THIS IS MY MO … oh, wait. No.

SEVEN YEARS FROM … is that right? Seven years? Sevenish years, you say? Right.


Sometimes the wrong way can be right. Just, like, way longer.

Talking Baseball

I just applied to become a full-time baseball nut. is going to send someone to NYC for a full baseball season, where they will watch baseball all year (every game to some degree, every day), blog about it, vlog about it, tweet about it, yell about it, talk about it, be interviewed about it, and…well, you get the drift.  I’m stoked.  A full, non-stop, ridiculously busy year of baseball.  To which of the baseball Gods do I need to beg and plead?  Anyway, there was a two-part essay, and I thought I would share it here.

The first half, in 500 words or less, was a bit about myself and why I dearly love baseball so.  This is what I wrote:

The day that I die, I will bequeath to this world a heart with one seam and two hundred and sixteen stitches.  As it is, I’m quite certain that when I was born—I arrived one week early in late June of ‘72—I did so in a desperate need to avoid closing out the first half of the season in utero.  No self-respecting baseball fan wants to be born during the All-Star break.  I grew up on a diet of Reggie, complemented that as I aged with sides of Garvey and Cey, spent the glorious span of summer reliving the celebrated games of years past with a whiffle bat and tennis ball, and ultimately found there was no greater joy, no greater love than settling into an uncomfortable seat with a hot dog in one hand and a program in the other.  I came alive as spring rolled in, overcoming what most people now refer to Seasonal Affective Disorder.  I always just called the Offseason Blues.  I lived in Florida.  It wasn’t cold.  There just wasn’t any baseball, and the internet wasn’t even through Rookie League yet.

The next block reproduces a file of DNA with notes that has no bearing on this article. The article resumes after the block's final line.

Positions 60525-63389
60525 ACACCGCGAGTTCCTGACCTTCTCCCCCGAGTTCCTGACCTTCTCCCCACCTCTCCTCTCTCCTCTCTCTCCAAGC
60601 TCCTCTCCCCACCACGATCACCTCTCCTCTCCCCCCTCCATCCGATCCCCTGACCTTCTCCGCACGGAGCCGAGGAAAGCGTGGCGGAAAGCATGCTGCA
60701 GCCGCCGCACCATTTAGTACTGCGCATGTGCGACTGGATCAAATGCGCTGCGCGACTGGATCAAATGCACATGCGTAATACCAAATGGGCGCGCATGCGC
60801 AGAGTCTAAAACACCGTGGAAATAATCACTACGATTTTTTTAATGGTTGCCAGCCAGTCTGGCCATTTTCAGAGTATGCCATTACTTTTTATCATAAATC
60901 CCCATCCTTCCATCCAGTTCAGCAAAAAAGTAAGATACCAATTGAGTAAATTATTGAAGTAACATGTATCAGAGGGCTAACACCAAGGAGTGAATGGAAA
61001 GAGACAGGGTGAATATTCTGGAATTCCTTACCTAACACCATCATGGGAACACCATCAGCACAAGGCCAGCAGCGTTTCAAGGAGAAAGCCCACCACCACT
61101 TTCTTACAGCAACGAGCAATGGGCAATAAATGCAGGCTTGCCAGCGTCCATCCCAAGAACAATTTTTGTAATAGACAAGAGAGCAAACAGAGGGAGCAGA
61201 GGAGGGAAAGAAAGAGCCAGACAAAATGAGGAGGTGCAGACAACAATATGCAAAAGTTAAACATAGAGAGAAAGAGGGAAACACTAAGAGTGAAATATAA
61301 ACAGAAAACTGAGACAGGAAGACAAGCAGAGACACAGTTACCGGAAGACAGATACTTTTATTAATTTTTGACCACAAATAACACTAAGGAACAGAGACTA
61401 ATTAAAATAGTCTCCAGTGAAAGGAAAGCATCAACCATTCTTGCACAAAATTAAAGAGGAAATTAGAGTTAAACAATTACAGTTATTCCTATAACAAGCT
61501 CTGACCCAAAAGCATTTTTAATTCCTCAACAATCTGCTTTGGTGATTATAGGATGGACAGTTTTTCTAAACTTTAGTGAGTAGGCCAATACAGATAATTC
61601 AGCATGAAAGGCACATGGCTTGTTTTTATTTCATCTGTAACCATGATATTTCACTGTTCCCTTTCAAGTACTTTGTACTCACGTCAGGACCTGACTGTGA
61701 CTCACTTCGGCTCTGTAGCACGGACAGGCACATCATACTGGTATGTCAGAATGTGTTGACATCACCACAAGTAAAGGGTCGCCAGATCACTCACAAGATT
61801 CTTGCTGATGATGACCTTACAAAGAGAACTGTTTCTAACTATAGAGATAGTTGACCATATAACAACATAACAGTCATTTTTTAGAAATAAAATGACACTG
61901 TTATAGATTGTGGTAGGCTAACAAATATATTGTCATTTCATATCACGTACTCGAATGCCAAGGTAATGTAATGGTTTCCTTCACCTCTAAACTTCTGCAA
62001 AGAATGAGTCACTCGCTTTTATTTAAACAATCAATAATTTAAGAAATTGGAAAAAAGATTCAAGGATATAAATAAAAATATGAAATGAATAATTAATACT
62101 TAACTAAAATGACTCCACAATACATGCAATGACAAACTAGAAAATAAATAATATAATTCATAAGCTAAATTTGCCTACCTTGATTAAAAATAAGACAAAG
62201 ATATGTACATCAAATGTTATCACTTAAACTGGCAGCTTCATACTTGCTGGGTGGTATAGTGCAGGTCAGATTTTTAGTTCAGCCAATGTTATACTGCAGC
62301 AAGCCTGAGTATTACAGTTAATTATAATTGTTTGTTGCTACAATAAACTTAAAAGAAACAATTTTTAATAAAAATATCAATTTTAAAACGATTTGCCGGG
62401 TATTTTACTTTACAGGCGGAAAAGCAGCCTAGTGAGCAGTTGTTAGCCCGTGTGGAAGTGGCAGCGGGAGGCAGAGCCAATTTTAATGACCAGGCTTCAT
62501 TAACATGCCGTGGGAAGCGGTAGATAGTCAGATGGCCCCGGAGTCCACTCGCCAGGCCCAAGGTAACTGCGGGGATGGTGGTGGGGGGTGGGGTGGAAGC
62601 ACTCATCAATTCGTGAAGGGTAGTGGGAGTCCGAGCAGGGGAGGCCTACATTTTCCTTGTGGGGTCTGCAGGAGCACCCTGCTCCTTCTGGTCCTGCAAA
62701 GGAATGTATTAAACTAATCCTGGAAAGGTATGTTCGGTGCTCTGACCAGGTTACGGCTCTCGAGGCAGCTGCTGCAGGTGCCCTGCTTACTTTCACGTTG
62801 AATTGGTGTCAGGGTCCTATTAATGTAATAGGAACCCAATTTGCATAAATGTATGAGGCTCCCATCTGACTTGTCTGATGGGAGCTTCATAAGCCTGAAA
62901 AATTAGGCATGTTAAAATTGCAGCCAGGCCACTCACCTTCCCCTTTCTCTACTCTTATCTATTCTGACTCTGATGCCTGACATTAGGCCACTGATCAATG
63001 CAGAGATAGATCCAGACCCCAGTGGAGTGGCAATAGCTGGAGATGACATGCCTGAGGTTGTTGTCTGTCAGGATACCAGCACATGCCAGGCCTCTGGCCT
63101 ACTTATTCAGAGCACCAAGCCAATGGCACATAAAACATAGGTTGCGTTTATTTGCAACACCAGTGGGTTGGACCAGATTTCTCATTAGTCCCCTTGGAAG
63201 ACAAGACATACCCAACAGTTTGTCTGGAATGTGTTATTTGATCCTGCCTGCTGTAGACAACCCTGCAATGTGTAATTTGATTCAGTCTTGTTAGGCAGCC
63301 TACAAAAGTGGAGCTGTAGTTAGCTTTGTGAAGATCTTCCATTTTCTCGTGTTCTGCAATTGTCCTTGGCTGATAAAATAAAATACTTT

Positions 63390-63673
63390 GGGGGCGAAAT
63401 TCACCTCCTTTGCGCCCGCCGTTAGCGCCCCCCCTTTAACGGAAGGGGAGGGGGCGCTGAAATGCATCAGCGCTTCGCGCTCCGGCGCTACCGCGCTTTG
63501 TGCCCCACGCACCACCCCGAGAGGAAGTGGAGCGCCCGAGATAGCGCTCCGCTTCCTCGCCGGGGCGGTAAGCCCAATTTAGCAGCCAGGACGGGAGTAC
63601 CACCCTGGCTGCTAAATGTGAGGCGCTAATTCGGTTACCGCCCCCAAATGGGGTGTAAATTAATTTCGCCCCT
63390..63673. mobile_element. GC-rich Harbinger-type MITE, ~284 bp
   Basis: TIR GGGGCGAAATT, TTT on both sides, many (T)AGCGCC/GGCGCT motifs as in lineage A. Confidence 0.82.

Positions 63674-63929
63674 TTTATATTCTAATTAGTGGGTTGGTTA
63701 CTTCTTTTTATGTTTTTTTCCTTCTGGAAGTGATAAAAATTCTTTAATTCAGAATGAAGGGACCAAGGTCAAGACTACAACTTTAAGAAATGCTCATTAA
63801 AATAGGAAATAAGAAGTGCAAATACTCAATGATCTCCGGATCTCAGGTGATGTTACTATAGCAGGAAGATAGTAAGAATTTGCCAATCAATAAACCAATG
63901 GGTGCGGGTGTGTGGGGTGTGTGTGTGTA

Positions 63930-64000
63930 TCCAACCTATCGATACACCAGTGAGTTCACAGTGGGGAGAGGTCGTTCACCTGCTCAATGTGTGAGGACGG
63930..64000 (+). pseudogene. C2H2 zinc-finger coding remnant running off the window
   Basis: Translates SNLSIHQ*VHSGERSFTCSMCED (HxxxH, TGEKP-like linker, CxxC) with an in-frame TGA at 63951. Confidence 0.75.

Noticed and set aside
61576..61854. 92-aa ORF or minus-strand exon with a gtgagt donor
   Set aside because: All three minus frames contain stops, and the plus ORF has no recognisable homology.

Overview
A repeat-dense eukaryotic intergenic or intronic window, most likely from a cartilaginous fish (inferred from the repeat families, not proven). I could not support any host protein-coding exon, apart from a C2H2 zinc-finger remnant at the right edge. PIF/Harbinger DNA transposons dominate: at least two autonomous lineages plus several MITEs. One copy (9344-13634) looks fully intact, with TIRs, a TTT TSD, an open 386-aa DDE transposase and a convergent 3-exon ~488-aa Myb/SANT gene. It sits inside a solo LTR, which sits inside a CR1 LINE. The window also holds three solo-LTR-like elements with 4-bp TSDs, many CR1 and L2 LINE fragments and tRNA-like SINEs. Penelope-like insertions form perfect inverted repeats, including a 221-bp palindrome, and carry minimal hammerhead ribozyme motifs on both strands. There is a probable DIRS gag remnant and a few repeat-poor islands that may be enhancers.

I wrote my first short story when I was twelve.  It was a heroic tale about a young boy who twisted his ankle while walking to the championship game.  It was a horrendous injury, one that left him certain there was no way he would make it to the game, much less play when he arrived.  It was heart-wrenching.  I poured my soul into that story, and cheered the boy on when he mustered the courage to fight through the pain, make his way to the field, and bring home the deciding run when all seemed lost.  I was convinced this was the greatest tale ever told, and no moment in life would ever best it.  Four years later, Kirk Gibson hit his limp-legged shot into the seats in the ’88 World Series off Dennis Eckersley, and I wasn’t entirely sold that he hadn’t intentionally stole my thunder.  Of course, it was historic, and I became less interested in vengeance with every fist-pump, every painful step he made around the bases.  I let it slide, and decided I should at least make do with the chops I’d been given.  I might not have to limp (though I could if I needed to impress the girls), but I could string the words together to someday write the best baseball story ever written.

There are no words to adequately express my love for the game.  Now two books into a career as an impoverished author, I’ve decided the only reason I want to make Trump-town cash as a writer is in order to own a franchise.  I never evolved as a player—though I’ve had quite the career in my mind—but I live and breathe this sport.  I have to be involved in it every day, every year, and relish every moment of every game I see.  I’m Gonzo.  Baseball is my chicken.